When Rahul Gandhi began his experiment with internal democracy in the Congress soon after he entered politics with the 2004 Lok Sabha polls, he alarmed many members of the party. They feared this would dissolve a party structure based on loyalty from top to bottom and from one wing to another. Now, five years after he organised an internal election for the Punjab Youth Congress, the unit’s first ever, the 43-year-old vice-president of the party seems to have abandoned the idea.
In an exercise to reorganise the party in his parliamentary constituency Amethi that concluded on 18 September for the most part, there was no trace of any election whatsoever. The last time Amethi saw a reshuffle of roles was 11 years ago, and most office bearers of the Congress in the constituency had held the same posts all these years. That was 2002, several years before Gandhi sought to position himself as a politician who stood for changing politics—particularly within the Congress—by letting leaders emerge and rise on the basis of free and fair internal elections.
Consider the Amethi exercise. It began a few months ago when senior leaders of the All India Congress Committee and Pradesh Congress Committee got together to shortlist three candidates each for 17 blocks and five town areas in the district. On 23-24 July, Rahul Gandhi and his sister Priyanka Gandhi interviewed these aspirants for assorted party posts. On 18 September, the party announced its names selected as members of the district committee and as party presidents of various blocks and town areas. “Now the major part of the party’s reorganisation in Amethi is complete,” says Indra Pal, one of the three candidates interviewed by the Gandhi siblings for the post of Deeh block’s party president. “Instead of giving that post to one of [us three], the central leaders decided to appoint someone else as president of this block,” says Pal, “The leadership’s choice is acceptable to all. There is no resentment or confusion whatsoever.”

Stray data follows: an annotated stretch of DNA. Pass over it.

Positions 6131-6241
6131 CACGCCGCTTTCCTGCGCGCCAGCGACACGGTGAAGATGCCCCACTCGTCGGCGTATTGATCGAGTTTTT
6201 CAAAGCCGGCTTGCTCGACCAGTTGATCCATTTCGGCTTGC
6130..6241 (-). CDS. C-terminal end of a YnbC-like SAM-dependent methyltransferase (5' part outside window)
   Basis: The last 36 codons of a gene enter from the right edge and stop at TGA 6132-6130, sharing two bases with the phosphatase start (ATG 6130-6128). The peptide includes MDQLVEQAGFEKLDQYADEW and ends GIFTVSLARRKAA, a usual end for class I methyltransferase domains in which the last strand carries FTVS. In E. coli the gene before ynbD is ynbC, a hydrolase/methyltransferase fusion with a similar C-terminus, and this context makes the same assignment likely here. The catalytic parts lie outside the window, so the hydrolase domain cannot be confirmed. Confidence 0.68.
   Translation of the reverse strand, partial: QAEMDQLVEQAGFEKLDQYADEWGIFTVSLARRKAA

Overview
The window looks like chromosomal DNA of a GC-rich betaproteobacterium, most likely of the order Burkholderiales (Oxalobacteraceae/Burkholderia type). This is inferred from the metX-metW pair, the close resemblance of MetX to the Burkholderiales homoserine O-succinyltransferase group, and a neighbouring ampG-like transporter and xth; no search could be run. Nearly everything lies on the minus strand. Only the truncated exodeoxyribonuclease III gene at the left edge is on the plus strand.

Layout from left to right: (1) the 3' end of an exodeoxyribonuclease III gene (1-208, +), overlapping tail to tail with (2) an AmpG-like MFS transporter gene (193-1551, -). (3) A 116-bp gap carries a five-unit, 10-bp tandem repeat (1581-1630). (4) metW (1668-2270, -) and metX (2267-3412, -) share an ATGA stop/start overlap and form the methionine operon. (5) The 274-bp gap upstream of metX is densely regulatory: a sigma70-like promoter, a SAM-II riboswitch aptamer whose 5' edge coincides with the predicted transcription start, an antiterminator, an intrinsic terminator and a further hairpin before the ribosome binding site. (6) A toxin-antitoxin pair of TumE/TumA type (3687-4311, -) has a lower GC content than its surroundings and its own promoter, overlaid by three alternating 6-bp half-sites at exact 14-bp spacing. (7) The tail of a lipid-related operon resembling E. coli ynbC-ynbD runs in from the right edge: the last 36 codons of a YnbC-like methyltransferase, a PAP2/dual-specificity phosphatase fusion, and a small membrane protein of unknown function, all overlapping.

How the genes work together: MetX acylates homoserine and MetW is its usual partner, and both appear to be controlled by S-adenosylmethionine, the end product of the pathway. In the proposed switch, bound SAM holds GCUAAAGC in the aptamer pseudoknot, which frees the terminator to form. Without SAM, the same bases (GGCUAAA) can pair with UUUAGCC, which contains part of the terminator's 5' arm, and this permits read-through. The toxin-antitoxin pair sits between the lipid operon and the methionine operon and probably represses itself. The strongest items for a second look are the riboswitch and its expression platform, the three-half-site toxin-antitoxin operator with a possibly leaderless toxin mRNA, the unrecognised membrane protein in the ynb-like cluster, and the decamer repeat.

Pal, a Dalit leader of the party in Deeh, was not disappointed. “When the decisions came, I was surprised,” he says, “…not because none of the three candidates interviewed that day could make it, but because I came to know I’d been made a member of the district committee. I was not even interviewed for that.”
“It was neither an election nor a selection,” says Digvijay Singh, a local Congress leader in Amethi, “Whatever [Rahul Gandhi] thought fit, he did.”
Indeed, Deeh is not the only block where the selection seemed to follow no preset process. The story of two other blocks, Valdirai and Bahadurpur, was similar. The Congressmen who were declared party presidents in these blocks had not even appeared before the Gandhi siblings during their 23-24 July marathon interview sessions.
“These cases go even beyond the principle of selection to fill any post,” says another Congress leader of Amethi, “Even if you consider them exceptions, the reorganisation of the party in Amethi still marks a shift from Rahul’s strategy to that of Priyanka, who has created in her own way a party structure based on loyalty in Raebareli.” The presence of his sister by his side for the interview sessions, therefore, was only natural for the party vice-president.
That shift may surprise those who thought Rahul Gandhi had internalised the need for internal democracy in the party so much that it would be difficult for him to give up on elections. Five years ago, he had made it a key part of his reform agenda for the party. His efforts appeared earnest and he was not expected to revert to handpicking office bearers—an established practice in most parties that he had opposed—the moment it came to his own constituency.